RealtyTrac reported today that an increase in bank repossessions in May boosted foreclosure activity by 2 percent compared to April when foreclosure activity had reached a 75-month low. There were foreclosure filings - default notices, schedules auctions, and bank repossessions or REO - reported on 148,054 U.S. properties during the month which, while a higher number than April was down 28 percent from the May 2012 total of 205,990 filings. One in every 885 U.S. Housing units was the subject of a foreclosure filing in May compared to or one in every 639 a year earlier..
RealtyTrac, in its U.S. Foreclosure Report said the foreclosure problem continued to shift away from non-judicial states and toward judicial states which accounted for five of the top six foreclosure rates nationwide: Florida, Ohio, Maryland, South Carolina and Illinois. At No. 2, Nevada's foreclosure rate was the highest ranked among non-judicial states.
Foreclosure or REO activity increased by 11 percent in May with 38,946 properties taken into bank inventories, down 29 percent from a year earlier. Thirty-three states noted increases in REO activity from April, some substantial. North Carolina was up 60 percent, Oregon 57 percent, and Wisconsin and Illinois both increased 44 percent. REO activity increased 9 percent month-over-month in non-judicial states and 13 percent in judicial states.
Among the five lenders involved in last year's national mortgage settlement, all but one (Citi) posted monthly increases in REO activity, indicating that temporary stoppages of foreclosure sales announced during the month by some of the lenders involved in the settlement had little lasting impact on the number of completed foreclosures for the month.
There were 60,311 foreclosure starts in May, a 4 percent increase month-over-month but 33 percent below the 109,051 filings one year earlier. Foreclosure starts increased from the previous month in 26 states and were up from a year ago in 14 states. Large annual increases occurred in Maryland (+229 percent), Connecticut (+122 percent), Hawaii (+108 percent), Arkansas (+84 percent), New Jersey (+82 percent) and Nevada (up 81 percent).
Foreclosure filings increased 20 percent in Florida in May, pushing the state to the top in total foreclosure activity, up from the number two ranking in April. One in every 302 Florida housing units received a filing during the month, nearly three times the national average. Foreclosure starts were up 39 percent and scheduled foreclosure auctions increased 6 percent from April and were up 79 percent from a year earlier. Bank repossessions increased 14 percent month over month and 20 percent on an annual basis.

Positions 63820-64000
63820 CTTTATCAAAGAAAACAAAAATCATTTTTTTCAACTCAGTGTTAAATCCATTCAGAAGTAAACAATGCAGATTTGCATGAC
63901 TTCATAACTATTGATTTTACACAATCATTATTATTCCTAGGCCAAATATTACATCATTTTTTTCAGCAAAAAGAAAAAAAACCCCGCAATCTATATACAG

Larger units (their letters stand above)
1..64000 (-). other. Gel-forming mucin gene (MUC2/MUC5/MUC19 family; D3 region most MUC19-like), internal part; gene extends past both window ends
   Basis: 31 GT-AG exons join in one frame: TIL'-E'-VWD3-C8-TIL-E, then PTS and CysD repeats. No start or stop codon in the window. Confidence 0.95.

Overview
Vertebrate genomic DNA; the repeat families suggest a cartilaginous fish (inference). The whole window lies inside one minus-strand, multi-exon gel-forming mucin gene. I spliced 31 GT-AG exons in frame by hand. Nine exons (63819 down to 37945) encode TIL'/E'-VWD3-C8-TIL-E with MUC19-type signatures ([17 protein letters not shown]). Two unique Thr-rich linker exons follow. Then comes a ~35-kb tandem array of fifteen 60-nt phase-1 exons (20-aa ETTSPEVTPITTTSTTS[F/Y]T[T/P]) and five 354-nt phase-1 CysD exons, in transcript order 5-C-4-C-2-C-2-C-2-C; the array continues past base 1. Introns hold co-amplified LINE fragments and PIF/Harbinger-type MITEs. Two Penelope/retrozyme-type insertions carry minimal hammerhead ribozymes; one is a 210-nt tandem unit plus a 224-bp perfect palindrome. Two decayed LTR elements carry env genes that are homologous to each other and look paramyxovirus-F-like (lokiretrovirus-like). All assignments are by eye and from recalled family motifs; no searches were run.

Nevada saw its first annual increase in foreclosure activity in 27 months but still slipped from first to second place among the states. One in every 305 housing units was the subject of a foreclosure filing with foreclosure starts jumping 81 percent compared to May 2012.
Ohio posted the nation's third highest state foreclosure rate for the second month in a row in May, with a total of 8.770 properties or one in every 584 housing units with a foreclosure filing during the month. Maryland's overall activity increased 11 percent from April and 134 percent from a year earlier and the state now ranks fourth nationally South Carolina foreclosure activity decreased 2 percent from the previous month and was down 11 percent from a year ago, but the state still posted the nation's fifth highest activity rate in May with a foreclosure filing for one in every 600 housing units.
"Foreclosure activity continued to bounce back in some markets where it may have appeared the foreclosure problem had been knocked out by an aggressive combination of foreclosure prevention efforts over the past two years," said Daren Blomquist, vice president at RealtyTrac. "Places like Nevada, where foreclosure starts increased to a 20-month high, and Maryland, where overall foreclosure activity increased to a 33-month high. Still, the emerging housing recovery has strengthened most local markets enough to quickly shake off a few more blows from these nagging foreclosures."
Among the nation's 20 largest metros, those with the biggest increases in median home prices tended to be in states where a non-judicial foreclosure process has allowed foreclosures to be absorbed by the market more quickly. Seven of the 10 metros with the biggest jumps in median home prices from a year ago were in non-judicial states, while all five metros with flat or declining median prices were in states with a judicial foreclosure process.